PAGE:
Last April, I wrote about how maybe Slack could revolutionize the workplace; then in February, I wrote about how they got to a $2 billion valuation with no CMO, which is insanely rare for a lot of companies.
There’s something much better than either of those posts currently on Medium and while there are about 90 different individual parts of interest, here’s one that makes a lot of sense (to me, at least):
Butterfield, Slack’s CEO, saw a larger problem with email, an organizational memory problem: “Whether you’re the CEO or an intern, on your first day at an email-based organization, you can’t see into anything — it’s all locked in people’s inboxes. You literally have no access to anything that happened in the past. There might’ve been hundreds of thousands or millions of messages exchanged at the company before you got there.” Slack doesn’t make everything transparent, but it brings a whole lot more into the light.
That’s hugely true. Organizations chase so many dragons as relates to keeping their people and ideas and proprietary things organized, right? In reality, this is what often happens: the senior leadership team clusters most of the important information in their e-mail (and their admin’s e-mails) and then each and every silo has a different system (Google, Sharepoint, hand-written, etc.) that they use for their information.
It’s all completely ineffective, but it’s also completely logical: people somewhat resist the idea of information being broadly shared because it’s very important to most people to think that they “own” something at work — i.e. someone would have to come to them, find them, talk to them, e-mail them, whatever in order to do their job. If you really think an organization is an ecosystem or multi-tentacled animal, it makes no sense; there’s so much “left hand, right hand” everywhere I’ve ever worked. But a lot of that goes back to human psychology.
Now there’s this part too:
At Slack itself, Butterfield says, “About half of the product managers no longer have any regular meetings. Instead they have a time of day, each day, when everyone just posts what they’re working on. If you have a question, that’s the point at which you can ask. It gets to the point where it’s so routine that no one ever says, ‘OK, everyone, post your notes.’ People just do it.”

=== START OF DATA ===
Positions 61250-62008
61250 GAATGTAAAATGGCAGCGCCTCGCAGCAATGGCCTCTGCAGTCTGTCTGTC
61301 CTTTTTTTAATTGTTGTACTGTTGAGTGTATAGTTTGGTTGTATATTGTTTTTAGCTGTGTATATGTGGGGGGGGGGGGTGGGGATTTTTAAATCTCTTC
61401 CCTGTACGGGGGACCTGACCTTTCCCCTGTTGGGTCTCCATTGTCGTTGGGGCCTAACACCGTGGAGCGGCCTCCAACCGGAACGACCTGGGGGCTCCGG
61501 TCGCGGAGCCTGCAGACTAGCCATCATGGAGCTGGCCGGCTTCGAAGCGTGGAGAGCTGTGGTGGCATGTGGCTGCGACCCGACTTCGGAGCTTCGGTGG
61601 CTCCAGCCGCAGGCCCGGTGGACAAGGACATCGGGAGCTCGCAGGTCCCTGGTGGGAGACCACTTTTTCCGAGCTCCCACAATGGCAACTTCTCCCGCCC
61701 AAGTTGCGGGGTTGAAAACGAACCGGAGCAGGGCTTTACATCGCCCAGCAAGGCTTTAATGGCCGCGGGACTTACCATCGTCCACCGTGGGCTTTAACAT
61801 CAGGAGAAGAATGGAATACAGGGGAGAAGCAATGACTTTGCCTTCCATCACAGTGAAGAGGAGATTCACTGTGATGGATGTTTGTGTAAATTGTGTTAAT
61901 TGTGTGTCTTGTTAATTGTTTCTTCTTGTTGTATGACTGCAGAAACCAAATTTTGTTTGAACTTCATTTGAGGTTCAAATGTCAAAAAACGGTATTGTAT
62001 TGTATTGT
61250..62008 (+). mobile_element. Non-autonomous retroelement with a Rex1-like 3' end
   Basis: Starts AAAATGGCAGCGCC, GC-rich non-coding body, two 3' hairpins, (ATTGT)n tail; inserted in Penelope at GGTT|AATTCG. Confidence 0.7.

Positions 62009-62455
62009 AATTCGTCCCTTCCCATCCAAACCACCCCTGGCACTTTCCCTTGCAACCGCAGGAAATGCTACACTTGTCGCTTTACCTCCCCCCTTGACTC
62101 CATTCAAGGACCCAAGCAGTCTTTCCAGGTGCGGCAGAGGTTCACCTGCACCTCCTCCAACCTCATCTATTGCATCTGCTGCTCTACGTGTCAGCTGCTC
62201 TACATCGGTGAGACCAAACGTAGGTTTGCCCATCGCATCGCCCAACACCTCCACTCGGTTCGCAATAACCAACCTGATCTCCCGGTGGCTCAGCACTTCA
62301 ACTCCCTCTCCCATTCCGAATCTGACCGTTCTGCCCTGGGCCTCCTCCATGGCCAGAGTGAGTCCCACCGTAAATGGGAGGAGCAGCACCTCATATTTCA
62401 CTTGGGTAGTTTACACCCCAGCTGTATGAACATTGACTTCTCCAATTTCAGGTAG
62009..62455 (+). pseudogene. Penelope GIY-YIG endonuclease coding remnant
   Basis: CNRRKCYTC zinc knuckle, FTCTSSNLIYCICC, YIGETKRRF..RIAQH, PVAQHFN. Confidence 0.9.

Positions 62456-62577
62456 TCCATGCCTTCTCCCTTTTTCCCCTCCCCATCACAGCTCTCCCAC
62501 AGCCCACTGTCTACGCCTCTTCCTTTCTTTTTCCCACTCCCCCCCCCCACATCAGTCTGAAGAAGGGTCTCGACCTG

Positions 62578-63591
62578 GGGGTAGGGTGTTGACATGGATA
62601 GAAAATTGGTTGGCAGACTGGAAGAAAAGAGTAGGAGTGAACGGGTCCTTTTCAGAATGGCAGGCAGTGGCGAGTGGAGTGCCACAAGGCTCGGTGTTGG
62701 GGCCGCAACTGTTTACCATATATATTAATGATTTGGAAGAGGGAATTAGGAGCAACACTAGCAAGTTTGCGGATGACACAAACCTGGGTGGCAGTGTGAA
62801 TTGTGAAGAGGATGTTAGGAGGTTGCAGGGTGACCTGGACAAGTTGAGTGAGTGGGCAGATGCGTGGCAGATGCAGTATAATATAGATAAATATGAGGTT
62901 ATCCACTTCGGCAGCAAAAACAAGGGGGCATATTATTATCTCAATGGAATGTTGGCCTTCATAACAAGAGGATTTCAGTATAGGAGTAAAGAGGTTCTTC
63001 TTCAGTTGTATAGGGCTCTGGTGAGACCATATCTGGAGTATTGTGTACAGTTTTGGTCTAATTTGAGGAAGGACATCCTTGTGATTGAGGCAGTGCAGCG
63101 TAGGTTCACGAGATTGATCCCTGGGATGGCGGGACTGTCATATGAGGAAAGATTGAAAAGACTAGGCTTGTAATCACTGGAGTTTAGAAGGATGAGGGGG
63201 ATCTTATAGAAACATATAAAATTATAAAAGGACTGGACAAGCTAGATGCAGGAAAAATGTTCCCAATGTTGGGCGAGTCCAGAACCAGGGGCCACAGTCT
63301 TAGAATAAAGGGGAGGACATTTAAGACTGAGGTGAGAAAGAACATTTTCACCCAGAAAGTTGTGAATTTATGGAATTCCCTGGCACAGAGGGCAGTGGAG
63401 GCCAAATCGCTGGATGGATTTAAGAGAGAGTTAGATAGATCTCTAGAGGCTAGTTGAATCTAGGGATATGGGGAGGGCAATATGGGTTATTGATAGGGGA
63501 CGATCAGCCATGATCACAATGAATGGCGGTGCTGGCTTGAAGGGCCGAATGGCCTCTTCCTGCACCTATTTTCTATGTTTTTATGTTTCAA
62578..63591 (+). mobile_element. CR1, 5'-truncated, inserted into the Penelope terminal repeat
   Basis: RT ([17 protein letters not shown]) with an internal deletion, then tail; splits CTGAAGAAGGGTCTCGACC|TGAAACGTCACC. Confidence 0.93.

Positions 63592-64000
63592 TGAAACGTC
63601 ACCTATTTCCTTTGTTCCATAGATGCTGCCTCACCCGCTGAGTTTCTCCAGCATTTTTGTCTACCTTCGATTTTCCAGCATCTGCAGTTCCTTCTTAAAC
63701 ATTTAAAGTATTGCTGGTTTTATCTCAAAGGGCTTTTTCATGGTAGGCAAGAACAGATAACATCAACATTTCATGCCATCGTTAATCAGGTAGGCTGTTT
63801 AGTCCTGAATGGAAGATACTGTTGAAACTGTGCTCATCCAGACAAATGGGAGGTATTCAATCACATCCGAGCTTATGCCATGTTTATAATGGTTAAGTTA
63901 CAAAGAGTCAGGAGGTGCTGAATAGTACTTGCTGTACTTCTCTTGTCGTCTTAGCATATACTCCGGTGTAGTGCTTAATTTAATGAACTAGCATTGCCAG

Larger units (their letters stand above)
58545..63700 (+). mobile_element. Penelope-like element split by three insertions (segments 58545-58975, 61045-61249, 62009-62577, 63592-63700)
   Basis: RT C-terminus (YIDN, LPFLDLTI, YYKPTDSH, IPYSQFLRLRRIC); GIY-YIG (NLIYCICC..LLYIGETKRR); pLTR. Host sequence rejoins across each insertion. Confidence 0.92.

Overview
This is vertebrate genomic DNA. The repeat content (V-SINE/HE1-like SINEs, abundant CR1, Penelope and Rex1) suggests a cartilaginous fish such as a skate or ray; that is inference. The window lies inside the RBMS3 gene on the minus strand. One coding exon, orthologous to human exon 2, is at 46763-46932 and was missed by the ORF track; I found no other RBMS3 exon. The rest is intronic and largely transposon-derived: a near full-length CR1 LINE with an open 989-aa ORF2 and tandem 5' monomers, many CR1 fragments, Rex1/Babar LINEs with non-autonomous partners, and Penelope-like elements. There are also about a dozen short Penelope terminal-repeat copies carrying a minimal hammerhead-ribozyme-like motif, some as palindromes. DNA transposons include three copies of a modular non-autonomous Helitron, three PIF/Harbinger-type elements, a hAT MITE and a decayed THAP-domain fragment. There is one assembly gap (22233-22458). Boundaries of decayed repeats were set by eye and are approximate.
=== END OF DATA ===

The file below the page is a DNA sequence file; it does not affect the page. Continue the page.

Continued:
Alright, now add up Quote 1 and Quote 2.
If you’re using it right, that would give you an org where:
- Information is pretty openly shared.
- You don’t have as much need for face-to-face meetings.
That moves you down the road of … seat time should matter less.
Quick story: I have a friend who works for a non-profit. In the summers, the non-profit works on some concerts that occur on the weekends. So basically, during the summer, this friend is working 6-7 days a week. She recently tried to get a Friday in October off for her sister’s wedding and had to borrow days from the following year to do it. That’s a joke. Fridays at work are meaningless at most places anyway, and since it’s probably the Friday before Columbus Day, it’s even more meaningless. (Everyone will skate early.)
But in most orgs, we have all these processes and all these rules around seat time — and in reality, it all just comes back to the fact that we don’t trust people further than we can throw them. If we trusted people, we would base their jobs on results. We claim to do that, but we don’t really do that — because two people are inherently different, so one could get Result A in 20 hours of work and one might need 50 hours of work. (Thing is, 20-hours-guy might lie because being busy is a drug.)
If you have a world where info is shared, though, and meetings are less relevant — and the idea we know as “e-mail” is basically taking place in Slack — then why couldn’t a company in New York hire a great worker in Boise? They could. And as long as that worker is getting stuff done and the results are tangible and viewable, what does it matter if they’re always tethered to a desk somewhere? It doesn’t.
I know this requires a huge leap of understanding for most people — and, sadly, mostly for the people who become managers — but it’s doable. The era of seat time can die out as these tools rise up.